Climate change is such a hot topic and button pusher these days it is hard to separate the bias from the information, and the drama from the conspiracy. While I abhor large companies, especially food companies that endanger human health due to ignorance and greed, it must be acknowledged that this is the reality of the world we live in, and we have to work together to solve the global issues that we are facing.
If you are here, on my page, to some extent you care. Acceptance of the interconnectedness of the universe is paramount, as without personal heath, spiritual health, planet health, and the health of the beings and organisms we evolve with, on, and in, existence simply doesn’t continue. For too long humanity has tried to categorize, label, and fix systems that were never broken, and now we fight the consequences of generational trauma, top-soil erosion, and the inability to cope with the drastic changes that ensue. How much further must we go?
Legally now, businesses and corporations have to deal with the consequences of their greed. Understanding soil degradation, erosion, and carbon sequestration is just the beginning, and we still have so far to go, with governing interference often pushing expensive or ineffective tactics upon local producers, and not the corporations that are initiating the problems. Shifting the mindsets of forced statistics and production to a holistic frame of problem solving and economic gains is not easy. Generational traumas impact current decisions and mindsets (yes, even in business decisions), and when you are not open to such differentiators or completely unaware that the ceiling exists, you unknowingly close yourself off to new ideas and technologies and the benefits they can bring. Incentivising often brings skepticism, but if the incentive is turned into a search for a niche market product is suddenly changes from an incentive to a business plan, a paradigm shift. And that is where we must shift the focus to.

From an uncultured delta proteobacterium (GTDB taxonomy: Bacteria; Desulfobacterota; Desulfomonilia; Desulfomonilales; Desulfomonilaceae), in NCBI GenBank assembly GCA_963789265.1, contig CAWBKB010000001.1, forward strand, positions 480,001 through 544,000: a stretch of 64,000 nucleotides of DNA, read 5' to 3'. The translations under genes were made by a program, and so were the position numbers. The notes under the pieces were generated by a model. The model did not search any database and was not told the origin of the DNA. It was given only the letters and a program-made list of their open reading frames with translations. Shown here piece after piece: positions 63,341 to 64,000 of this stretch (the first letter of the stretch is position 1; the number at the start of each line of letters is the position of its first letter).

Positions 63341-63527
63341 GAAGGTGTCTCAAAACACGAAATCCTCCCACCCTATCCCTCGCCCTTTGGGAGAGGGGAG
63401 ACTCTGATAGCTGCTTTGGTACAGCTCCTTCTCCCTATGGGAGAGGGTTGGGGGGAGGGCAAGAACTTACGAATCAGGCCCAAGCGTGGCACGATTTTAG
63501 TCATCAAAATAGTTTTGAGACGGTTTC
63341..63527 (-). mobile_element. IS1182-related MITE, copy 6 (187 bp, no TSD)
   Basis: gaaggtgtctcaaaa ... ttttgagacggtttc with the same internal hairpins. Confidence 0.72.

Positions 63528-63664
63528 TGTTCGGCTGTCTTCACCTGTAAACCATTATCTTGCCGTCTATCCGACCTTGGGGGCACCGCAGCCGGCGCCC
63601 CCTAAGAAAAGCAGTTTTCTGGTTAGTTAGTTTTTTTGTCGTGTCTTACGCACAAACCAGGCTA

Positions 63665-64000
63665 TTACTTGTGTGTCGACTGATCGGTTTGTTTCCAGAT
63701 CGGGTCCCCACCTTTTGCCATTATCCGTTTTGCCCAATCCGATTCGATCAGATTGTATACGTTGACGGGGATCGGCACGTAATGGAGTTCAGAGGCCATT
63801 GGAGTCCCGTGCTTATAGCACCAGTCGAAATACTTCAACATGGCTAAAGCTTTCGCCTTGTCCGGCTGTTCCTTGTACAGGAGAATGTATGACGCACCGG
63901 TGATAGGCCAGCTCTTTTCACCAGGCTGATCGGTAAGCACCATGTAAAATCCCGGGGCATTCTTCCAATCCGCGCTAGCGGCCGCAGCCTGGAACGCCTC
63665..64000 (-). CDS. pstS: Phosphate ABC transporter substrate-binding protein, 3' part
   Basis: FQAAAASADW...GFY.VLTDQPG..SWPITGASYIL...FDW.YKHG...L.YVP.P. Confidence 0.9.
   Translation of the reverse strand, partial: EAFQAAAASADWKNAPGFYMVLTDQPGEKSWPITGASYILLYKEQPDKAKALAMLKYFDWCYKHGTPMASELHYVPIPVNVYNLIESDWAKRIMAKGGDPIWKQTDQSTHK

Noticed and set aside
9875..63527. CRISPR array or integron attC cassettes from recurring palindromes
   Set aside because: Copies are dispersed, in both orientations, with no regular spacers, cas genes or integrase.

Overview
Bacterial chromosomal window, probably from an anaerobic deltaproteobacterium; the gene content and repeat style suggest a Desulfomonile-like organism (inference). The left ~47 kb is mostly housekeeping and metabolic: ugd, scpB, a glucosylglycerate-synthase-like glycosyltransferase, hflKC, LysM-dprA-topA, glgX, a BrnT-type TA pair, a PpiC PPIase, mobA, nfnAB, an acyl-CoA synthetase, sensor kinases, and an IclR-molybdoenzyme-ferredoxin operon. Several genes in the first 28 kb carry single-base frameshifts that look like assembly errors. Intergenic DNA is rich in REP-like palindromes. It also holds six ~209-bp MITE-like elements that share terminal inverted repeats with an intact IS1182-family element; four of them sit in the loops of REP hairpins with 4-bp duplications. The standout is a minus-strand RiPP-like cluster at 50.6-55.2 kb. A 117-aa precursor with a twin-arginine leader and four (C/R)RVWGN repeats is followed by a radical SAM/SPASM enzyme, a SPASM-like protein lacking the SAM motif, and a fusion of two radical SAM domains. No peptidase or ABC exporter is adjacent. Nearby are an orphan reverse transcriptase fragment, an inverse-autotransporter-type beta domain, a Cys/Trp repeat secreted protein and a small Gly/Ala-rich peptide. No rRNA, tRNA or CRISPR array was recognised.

Nestle recently started up this Regenerative endeavor so there are still not really statistics on the success or failures they have had, but it is a start to how I see many agriculture and food companies going. While it is still only a small portion of the globe, it is a start, and if the results prove to be as dramatic as I believe they could be, especially from a company so large and influential, it could be a great example as to the steps the next leaders should take.
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